Speaker: Ovijit Chaudhuri, Assistant Professor of Mechanical Engineering, Stanford University
Attend the pre-seminar to learn more about Thursday's seminar topic!
Time/Location: 12:15pm, Clark Center Room S361
Small lunch to be provided at 12:00pm
Contact: C. Huber

Photo of Dr. Linda Griffith.

April 28: Stanford Bio-X Frontiers in Interdisciplinary Biosciences Seminar

Speaker: Linda Griffith, S.E.T.I. Professor of Biological and Mechanical Engineering, MIT
Title: “Move Over, Mice: How Integration of Systems Biology with Organs-on-Chips May Humanize Therapeutic Development”
Time/Location: 12:15pm, Clark Center Room S360
Small lunch to be provided at 12:00pm
Host: Ovijit Chaudhuri, Assistant Professor of Mechanical Engineering, Stanford University
Contact: C. Huber

Photo of Bio-X Fellow Soah Lee.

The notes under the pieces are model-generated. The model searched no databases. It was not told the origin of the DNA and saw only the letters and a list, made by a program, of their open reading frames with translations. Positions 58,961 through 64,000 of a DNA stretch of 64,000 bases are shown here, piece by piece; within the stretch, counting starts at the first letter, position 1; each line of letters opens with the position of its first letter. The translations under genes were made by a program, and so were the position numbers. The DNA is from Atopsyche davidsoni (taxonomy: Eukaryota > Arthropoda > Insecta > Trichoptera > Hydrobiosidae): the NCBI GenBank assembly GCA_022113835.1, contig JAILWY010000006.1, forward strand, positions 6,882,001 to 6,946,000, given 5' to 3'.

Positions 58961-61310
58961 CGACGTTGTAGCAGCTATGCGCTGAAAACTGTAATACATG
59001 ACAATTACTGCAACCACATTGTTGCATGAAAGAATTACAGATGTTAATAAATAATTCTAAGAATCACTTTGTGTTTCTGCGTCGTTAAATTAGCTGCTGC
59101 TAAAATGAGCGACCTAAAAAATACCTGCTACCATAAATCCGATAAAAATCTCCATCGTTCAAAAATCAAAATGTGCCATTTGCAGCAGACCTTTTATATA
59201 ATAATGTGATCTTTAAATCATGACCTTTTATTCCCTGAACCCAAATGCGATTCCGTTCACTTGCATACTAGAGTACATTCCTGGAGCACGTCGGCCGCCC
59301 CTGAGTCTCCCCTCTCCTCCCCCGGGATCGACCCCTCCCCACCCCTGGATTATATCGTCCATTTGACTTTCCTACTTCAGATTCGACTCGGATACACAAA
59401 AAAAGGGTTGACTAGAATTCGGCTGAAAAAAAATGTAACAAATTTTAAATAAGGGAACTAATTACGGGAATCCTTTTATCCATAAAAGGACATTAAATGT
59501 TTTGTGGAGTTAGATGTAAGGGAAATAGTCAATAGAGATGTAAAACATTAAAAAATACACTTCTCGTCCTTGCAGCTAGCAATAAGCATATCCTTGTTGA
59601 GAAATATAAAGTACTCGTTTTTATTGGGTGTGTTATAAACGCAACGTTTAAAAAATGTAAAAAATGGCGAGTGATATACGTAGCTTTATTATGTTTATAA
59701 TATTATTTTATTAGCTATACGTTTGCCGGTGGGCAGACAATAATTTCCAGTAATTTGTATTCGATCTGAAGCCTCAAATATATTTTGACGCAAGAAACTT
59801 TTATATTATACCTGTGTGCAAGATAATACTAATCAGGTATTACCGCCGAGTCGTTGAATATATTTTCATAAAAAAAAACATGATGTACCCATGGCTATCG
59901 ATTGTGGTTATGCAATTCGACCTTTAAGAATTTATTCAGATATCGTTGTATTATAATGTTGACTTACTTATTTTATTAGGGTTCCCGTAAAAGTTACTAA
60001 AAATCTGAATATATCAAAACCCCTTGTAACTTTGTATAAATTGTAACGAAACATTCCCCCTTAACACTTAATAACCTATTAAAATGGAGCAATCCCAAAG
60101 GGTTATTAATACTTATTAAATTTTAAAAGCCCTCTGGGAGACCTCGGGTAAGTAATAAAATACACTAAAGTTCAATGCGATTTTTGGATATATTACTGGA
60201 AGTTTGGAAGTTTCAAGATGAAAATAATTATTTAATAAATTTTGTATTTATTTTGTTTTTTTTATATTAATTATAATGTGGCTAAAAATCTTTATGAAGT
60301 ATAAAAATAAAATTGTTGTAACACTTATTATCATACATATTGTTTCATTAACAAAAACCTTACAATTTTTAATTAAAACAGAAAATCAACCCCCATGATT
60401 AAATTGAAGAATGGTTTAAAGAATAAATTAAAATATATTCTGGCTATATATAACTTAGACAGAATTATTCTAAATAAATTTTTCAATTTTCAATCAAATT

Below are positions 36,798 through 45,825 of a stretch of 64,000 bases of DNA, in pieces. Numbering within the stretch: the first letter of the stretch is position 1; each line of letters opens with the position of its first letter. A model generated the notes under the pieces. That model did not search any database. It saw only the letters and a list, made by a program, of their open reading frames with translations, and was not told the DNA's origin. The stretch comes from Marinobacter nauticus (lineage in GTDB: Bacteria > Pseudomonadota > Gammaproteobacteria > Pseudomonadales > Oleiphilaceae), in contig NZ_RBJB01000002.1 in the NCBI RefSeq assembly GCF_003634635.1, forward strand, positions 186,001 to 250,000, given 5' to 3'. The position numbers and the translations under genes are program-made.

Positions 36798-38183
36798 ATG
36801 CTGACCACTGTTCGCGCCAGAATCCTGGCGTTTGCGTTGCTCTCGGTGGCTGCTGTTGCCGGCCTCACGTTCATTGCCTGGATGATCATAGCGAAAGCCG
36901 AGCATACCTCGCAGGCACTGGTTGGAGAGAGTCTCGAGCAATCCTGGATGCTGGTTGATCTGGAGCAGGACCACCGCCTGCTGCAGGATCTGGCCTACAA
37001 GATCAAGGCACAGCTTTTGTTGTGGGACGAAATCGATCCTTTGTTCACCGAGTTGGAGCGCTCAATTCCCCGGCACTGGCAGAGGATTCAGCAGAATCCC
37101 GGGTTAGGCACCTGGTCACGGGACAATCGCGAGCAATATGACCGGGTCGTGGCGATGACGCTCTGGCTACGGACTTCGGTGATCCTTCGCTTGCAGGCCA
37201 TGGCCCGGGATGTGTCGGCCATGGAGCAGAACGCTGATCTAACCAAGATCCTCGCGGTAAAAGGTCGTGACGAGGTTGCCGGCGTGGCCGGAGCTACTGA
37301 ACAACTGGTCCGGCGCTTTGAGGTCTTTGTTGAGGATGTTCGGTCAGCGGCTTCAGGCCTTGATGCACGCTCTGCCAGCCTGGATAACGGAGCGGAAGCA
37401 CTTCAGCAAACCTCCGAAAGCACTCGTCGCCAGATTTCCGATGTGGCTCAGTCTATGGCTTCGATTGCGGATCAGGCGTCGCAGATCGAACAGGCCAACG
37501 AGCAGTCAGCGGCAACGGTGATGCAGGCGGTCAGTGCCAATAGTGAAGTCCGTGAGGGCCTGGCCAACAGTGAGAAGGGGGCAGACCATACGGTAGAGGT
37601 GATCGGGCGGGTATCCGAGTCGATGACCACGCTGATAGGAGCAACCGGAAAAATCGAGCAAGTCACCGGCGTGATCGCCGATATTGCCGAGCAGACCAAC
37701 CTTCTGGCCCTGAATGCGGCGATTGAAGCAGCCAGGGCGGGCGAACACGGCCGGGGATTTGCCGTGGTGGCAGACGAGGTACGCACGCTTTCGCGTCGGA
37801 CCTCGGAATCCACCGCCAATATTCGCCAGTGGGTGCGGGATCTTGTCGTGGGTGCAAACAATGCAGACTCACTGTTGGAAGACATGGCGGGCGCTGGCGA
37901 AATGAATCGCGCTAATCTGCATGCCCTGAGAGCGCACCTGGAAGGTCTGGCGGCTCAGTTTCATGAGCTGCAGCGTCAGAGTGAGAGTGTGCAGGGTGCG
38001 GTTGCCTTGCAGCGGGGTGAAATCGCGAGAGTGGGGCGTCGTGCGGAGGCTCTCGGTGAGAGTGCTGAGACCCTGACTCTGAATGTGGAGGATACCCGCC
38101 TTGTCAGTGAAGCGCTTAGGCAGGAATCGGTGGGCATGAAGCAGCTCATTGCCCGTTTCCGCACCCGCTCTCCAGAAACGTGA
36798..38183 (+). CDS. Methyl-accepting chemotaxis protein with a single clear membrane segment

May 2: Stanford Bio-X Bowes Fellow Soah Lee’s Thesis Defense

Speaker: 2012 Stanford Bio-X Bowes Fellow Soah Lee
Department: Materials Science & Engineering
PI: Fan Yang
Title: “Biophysical Properties of Extracellular Matrix: an important regulator of cell fate decision process”
Time/Location: 1 - 3 PM, Clark Center S360

Photo of Dr. Matthew Smith.

April 14: Center for Explanation of Consciousness (CEC) Talk
Speaker: Ezequiel Morsella, Psychology, SFSU & Neurology, UCSF
Title: “The Function of Consciousness in the Nervous System: Passive Frame Theory”
Time/Location: 12:00 PM, Barwise Room, Cordura Hall, Stanford University
More info:
Sponsored by the Stanford Humanities Center Radway Workshops Program and the Center for the Explanation of Consciousness (CSLI).

Photo of Dr. Eric Olson.

April 14: Baxter Lecture
First Speaker: Eric Olson, Ph.D. (UT Southwestern Medical Center)